Vaginal birth after cesarean (VBAC) is a vaginal childbirth after a woman has previously delivered a baby by cesarean section.
When you go into labor with the plan to deliver vaginally, it is called a "trial of labor after a cesarean," or TOLAC.
Having a vaginal birth after having a C-section can be a safe choice for most women. But it can have risks for both the mother and the baby. Whether it is right for you depends on several things, including:
Benefits of VBAC include:
Risks of VBAC include:
No two births are alike. You and your doctor can't fully control labor and delivery. So no doctor can say for sure that you will be able to have a vaginal birth.
The risks of cesarean delivery include:
If you are planning to get pregnant again, it's important to think about scarring. After you have two C-section scars, each added scar in the uterus raises the risk of placenta problems in a later pregnancy. These problems include placenta previa and placenta accreta, which raise the risk of problems for the baby and your risk of needing a hysterectomy to stop bleeding.
Your doctor might recommend a C-section instead of VBAC if:
|Try VBAC||Have a C-section|
|What is usually involved?|
|What are the benefits?|
|What are the risks and side effects?|
Are you interested in what others decided to do? Many people have faced this decision. These personal stories may help you decide.
These stories are based on information gathered from health professionals and consumers. They may be helpful as you make important health decisions.
"I believe I had a more difficult time bonding with my first baby in the first week because of the cesarean delivery (she was a breech birth). A lot of my energy was taken up with recovering from the surgery, both physically and emotionally. I'm planning a trial of labor for my second baby. My husband and I are really hopeful that things go well, especially since we plan to have a big family. If I can, I want to avoid the risks of having a scarred-up uterus from several cesareans."
— Amber, age 29
"I had my first child by cesarean after more than 30 hours of hard labor and a lot of pain. I am willing to go through another cesarean to avoid that experience again. I know that recovering from the surgery isn't easy either, but I prefer that option. And this is our last baby, so I don't have to worry about the risks of pregnancy with multiple cesarean scars."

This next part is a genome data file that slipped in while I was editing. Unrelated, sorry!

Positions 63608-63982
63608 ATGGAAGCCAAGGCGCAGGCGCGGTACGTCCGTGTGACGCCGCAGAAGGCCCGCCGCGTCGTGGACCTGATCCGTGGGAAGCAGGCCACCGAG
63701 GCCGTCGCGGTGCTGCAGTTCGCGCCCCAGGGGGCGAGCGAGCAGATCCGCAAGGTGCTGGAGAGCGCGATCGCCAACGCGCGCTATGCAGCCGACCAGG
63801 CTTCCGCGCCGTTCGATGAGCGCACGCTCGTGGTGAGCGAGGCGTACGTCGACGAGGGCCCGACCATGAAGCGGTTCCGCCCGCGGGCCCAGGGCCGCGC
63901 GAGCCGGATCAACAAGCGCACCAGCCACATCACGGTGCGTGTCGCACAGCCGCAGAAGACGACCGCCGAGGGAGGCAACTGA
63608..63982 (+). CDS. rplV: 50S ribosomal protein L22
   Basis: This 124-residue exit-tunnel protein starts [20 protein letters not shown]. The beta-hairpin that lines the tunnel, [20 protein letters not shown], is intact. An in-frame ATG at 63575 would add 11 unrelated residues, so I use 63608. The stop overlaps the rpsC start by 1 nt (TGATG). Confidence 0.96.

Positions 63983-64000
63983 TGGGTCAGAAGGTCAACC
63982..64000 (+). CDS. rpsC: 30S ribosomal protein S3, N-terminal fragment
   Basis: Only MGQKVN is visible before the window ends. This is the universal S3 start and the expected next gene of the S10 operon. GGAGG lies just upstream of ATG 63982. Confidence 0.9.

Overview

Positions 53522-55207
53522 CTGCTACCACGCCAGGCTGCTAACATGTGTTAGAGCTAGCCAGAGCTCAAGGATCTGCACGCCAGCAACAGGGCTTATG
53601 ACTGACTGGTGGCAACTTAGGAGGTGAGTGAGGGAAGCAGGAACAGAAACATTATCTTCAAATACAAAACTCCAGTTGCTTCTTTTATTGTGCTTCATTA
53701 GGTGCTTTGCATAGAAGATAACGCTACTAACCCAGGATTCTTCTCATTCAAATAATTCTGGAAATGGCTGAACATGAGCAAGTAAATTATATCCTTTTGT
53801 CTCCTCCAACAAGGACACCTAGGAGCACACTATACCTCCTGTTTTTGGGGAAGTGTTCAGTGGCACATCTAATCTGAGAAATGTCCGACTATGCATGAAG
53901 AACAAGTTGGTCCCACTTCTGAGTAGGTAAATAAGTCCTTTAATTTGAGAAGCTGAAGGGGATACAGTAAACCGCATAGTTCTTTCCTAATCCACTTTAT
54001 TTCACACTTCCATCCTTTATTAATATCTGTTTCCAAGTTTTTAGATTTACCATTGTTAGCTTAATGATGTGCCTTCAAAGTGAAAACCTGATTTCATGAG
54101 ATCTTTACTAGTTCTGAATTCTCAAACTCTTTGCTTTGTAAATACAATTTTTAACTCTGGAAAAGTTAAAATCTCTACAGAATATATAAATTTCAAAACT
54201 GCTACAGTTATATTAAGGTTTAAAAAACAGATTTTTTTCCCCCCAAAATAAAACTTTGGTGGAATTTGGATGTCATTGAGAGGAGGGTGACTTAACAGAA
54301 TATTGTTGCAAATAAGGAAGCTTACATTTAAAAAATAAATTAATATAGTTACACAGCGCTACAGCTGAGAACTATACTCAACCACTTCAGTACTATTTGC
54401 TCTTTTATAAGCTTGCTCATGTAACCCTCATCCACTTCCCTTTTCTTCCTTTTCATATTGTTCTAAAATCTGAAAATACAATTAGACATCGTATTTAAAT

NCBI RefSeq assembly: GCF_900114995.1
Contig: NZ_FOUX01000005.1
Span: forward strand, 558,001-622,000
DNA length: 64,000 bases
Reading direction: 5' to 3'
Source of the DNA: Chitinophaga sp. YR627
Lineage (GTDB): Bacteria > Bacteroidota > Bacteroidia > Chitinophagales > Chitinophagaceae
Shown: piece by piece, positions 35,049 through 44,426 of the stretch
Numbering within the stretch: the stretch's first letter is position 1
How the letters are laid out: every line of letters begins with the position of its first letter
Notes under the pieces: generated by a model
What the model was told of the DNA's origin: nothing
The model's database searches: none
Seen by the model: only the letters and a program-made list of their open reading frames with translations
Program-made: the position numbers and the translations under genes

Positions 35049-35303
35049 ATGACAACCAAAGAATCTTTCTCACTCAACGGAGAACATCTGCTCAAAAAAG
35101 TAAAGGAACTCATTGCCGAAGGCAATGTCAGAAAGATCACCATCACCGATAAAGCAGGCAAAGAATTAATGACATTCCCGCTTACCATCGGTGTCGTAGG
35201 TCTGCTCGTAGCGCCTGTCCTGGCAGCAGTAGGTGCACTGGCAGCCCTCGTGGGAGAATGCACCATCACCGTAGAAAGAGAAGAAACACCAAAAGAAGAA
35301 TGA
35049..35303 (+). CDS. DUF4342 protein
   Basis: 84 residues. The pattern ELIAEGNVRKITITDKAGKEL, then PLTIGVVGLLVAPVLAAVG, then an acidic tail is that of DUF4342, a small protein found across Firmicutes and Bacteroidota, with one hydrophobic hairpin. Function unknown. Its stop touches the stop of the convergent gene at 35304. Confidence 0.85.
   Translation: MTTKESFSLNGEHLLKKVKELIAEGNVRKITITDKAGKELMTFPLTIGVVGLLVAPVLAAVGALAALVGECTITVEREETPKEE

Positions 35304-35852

— Gretchen, age 27
"During my first pregnancy, I developed placenta previa and had to have a cesarean. I have talked to my doctor and my husband and read up on all the risks of a trial of labor for someone in my situation. My doctor tells me that as long as another placenta previa doesn't develop, there is no obvious reason why I shouldn't be able to try a vaginal birth this time. I hope it goes well, because if I have another cesarean, I won't have the option of trying a vaginal birth the next time!"
— Marcia, age 35
"My first cesarean was done because the baby was in distress. That experience was so scary for me that I don't want to repeat it. My doctor says there's no reason to expect that it will happen again this time, but she also can't say for sure that it won't happen. She says the decision is up to me, and I'm choosing to have another cesarean."
— Graciella, age 31
Your personal feelings are just as important as the medical facts. Think about what matters most to you in this decision, and show how you feel about the following statements.
Reasons to try VBAC
Reasons to have a C-section
I want to participate more in my baby's birth.
I'll feel like I'm involved in the birth no matter how my baby arrives.
I'm not concerned about the risk of a uterine rupture.
I'm worried about a uterine rupture with VBAC.
I'm worried about a risk to my baby from a C-section.
I'm more worried that something could happen to my baby with VBAC.
I want to have this baby vaginally so that I don't get another scar on my uterus.
If I want to have another baby, I won't mind how my baby is delivered.
I want a shorter recovery.
I don't mind a longer recovery.
My other important reasons:
My other important reasons:
Now that you've thought about the facts and your feelings, you may have a general idea of where you stand on this decision. Show which way you are leaning right now.
Having a C-section
1. Is it likely that you can give birth vaginally after having had a cesarean before?
2. If you try VBAC, might you still need to have a C-section?
3. Do all hospitals and doctors offer VBAC?
1. Do you understand the options available to you?
2. Are you clear about which benefits and side effects matter most to you?
3. Do you have enough support and advice from others to make a choice?
1. How sure do you feel right now about your decision?
2. Check what you need to do before you make this decision.
3. Use the following space to list questions, concerns, and next steps.
|Primary Medical Reviewer||Sarah Marshall, MD - Family Medicine|
|Specialist Medical Reviewer||Femi Olatunbosun, MB, FRCSC - Obstetrics and Gynecology|